If Charlottesville Is The Disease, Dearborn Is The Cure

When one looks at the state of our country where fascism and Nazism is on the rise, it is easy to forget that there are pockets of hope.
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<p>Rev. Fran Hayes of the Littlefield Presbyterian Church speaks at the “Rally Against Hate” in Dearborn, Mich.</p>

Rev. Fran Hayes of the Littlefield Presbyterian Church speaks at the “Rally Against Hate” in Dearborn, Mich.

Fading sunlight glistened through a rainbow flag as a Muslim imam straightened his lily-white turban. A few hundred people gathered nearby as one of the Christian pastors got ready to speak, rifling through her prayer book. The city’s congresswoman arrived and began the speaking engagement by calling for unity, healing and a time for understanding between people.

On Sunday in Dearborn, a throng of everyday citizens gathered after a social media invitation appeared, asking for people to speak out against the hate in Charlottesville, Va.

One of the organizers, Mary Kubicek, said, “We literally came up with this while watching Game of Thrones. We were upset about everything happening and just wanted to do something positive.”

Faith leaders, civic leaders and everyday citizens answered the call. The American flag was ubiquitous at the event held just outside of the Henry Ford Centennial Library in a memorial park for our veterans.

Almost a thousand miles away, the scene was very different. Black, white and brown people were battling on the streets. Men and women armed with Confederate flags and Nazi flags were aligned on one side, beating and intimidating anyone who got too close.

Armed fascist militants in gear reminiscent of the Iraq war carried assault rifles through the streets of Charlottesville. Their camouflage uniforms had Confederate and Nazi flag patches to indicate who they were there to fight for. Peaceful protesters, speaking out against hate, were beaten, abused and even mowed down by a vehicle with little to no police protection.

Are we living in the same America?

The disease of white supremacy is a chronic illness for the United States. We’ve suffered under its yoke since before our independence. What once served the interests of British colonists has evolved, time and again, to serve the interests of a ruling class in the United States.

While it’s easy to despair at the moment, believing that this is all new, we must remember we live in the same country where tens of thousands of black persons were lynched for minor offenses or slights. Now, they merely rot in jail.

Yet, when one looks at the state of our country where fascism and Nazism is on the rise, it is easy to forget that there are pockets of hope.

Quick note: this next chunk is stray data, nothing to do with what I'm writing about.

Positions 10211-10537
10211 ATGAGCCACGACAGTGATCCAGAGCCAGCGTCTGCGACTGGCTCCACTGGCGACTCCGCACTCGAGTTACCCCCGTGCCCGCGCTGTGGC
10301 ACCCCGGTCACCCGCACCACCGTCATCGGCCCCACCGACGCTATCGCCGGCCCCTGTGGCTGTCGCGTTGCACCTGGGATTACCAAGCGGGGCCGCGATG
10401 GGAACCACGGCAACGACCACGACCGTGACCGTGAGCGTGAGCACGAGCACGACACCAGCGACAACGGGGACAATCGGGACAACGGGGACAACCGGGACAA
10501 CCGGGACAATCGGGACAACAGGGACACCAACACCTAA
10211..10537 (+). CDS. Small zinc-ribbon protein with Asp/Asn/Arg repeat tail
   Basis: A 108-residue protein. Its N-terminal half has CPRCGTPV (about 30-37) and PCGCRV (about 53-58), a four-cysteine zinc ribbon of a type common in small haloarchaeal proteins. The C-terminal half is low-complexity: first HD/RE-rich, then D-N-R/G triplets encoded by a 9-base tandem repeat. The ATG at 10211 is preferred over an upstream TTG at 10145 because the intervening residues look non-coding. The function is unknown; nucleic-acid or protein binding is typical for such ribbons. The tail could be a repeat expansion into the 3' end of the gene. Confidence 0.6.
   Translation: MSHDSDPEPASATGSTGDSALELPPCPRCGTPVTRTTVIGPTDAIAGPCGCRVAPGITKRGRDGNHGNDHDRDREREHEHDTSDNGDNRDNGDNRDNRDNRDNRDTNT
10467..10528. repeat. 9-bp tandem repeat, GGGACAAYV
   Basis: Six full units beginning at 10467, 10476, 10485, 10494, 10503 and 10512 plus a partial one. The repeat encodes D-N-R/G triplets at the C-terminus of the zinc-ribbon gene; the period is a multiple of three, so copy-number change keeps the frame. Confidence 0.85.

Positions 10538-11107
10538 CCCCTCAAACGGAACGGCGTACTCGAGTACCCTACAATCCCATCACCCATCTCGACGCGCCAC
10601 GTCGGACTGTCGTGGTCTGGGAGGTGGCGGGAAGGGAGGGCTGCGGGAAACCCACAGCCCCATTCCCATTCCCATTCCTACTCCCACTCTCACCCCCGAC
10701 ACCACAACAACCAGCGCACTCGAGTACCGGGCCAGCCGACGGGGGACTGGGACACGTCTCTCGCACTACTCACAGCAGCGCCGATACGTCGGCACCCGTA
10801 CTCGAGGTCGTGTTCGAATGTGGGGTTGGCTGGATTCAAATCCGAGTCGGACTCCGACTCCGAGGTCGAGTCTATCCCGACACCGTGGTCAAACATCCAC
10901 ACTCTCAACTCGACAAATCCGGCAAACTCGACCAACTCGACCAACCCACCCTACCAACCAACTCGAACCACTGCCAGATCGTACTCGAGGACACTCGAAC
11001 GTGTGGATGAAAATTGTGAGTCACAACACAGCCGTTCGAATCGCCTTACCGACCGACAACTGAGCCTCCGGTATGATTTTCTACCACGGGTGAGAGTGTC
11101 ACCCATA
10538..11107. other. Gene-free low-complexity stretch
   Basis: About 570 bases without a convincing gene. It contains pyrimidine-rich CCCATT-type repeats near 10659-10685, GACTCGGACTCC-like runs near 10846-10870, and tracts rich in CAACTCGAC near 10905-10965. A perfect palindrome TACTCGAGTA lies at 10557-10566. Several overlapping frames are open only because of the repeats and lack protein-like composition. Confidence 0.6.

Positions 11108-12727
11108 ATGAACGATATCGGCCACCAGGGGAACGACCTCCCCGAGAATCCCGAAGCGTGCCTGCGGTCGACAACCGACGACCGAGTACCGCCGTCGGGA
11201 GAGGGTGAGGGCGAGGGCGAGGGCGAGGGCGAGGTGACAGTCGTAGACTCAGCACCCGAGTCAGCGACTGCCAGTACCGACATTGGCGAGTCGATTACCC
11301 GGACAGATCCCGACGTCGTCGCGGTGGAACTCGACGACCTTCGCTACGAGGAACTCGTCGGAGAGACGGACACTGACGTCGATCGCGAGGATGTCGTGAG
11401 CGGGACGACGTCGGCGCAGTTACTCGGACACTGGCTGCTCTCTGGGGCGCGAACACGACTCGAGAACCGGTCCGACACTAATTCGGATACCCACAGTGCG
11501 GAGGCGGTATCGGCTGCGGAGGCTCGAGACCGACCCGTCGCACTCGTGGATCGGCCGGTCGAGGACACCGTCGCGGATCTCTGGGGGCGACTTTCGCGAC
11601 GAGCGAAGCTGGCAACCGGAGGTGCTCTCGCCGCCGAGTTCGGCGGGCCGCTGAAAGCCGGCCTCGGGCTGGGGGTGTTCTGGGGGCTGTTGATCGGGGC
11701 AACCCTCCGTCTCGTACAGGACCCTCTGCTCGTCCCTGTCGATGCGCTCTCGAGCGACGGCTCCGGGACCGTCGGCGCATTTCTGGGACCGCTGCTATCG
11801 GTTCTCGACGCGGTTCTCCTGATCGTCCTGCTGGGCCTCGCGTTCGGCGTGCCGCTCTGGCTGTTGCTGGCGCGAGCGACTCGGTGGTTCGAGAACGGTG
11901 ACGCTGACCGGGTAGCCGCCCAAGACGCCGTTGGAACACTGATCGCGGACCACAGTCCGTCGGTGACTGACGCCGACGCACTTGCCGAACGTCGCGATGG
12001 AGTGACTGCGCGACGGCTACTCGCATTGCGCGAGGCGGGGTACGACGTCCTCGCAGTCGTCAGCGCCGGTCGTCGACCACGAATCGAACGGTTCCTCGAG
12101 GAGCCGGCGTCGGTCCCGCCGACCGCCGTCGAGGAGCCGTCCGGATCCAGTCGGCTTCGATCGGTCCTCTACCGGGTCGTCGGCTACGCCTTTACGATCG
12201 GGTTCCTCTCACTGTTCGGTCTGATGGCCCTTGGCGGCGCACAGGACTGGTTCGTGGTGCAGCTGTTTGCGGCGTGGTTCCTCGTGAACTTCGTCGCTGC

No hope burns brighter than Dearborn, Michigan.

We are a city where Muslims, Christians and people of every color and creed live peacefully side by side. We have our share of problems, but by and large, we are an example for what the rest of America could be like with a bit of effort and an open mind.

In the aimless misery of moments like these, it’s easy to forget that we, everyday citizens, can be a part of the solution. A candidate for city council in Dearborn, Leslie Herrick, spoke at the event and laid the road map for a better America.

“Those of you who are here know that what we have here in Dearborn is special. We all have a story: our families all came from somewhere else,” Herrick said. “We can be examples to the rest of the country. We can each be an ambassador. When we talk to our friends and relatives in other parts of the state, in other parts of the country: tell our story!”

Dearborn’s story is a story worth telling. Dearborn was once the most racist bastion of the North. Our former mayor, Orville Hubbard, was a buffoon whose racist comments were published far and wide. He enjoyed the negative publicity and many of the citizens either agreed with him or simply looked the other way because the streets were swept on time.

Yet on Sunday, our current mayor, Jack O’Reilly, was speaking in front of a diverse crowd denouncing the hatred and bigotry we see elsewhere in the country.

Dearborn is a testament to America’s ability to reinvent itself. Where once our police were enforcers of racist segregation, today, they’re praised across the country as an example of how to do community policing right. Where once we were an embattled city closing itself off to our neighbors in Detroit, today we are a place of peace and healing where our citizens pride themselves on our welcoming attitude.

And while we’ve long been the victim of false rumors about “Sharia Law” and other such nonsense, the truth is, white supremacists and fascists have a real reason to fear Dearborn. We represent the counter argument to their villainous screed: Dearborn is proof that people of different races, faiths and cultures can get along without losing our way. In fact, one might even say that we’re stronger together.

There’s a reason why the right wing will keep writing bad things about Dearborn and why we have to continue speaking out for ourselves and the hope we offer for America. If Charlottesville is the disease, Dearborn is the cure.

Author’s Note: I currently am working on Leslie Herrick’s city council campaign, however I was not paid or rewarded in any way for writing this article. Leslie Herrick was not even made aware of this article prior to publication.

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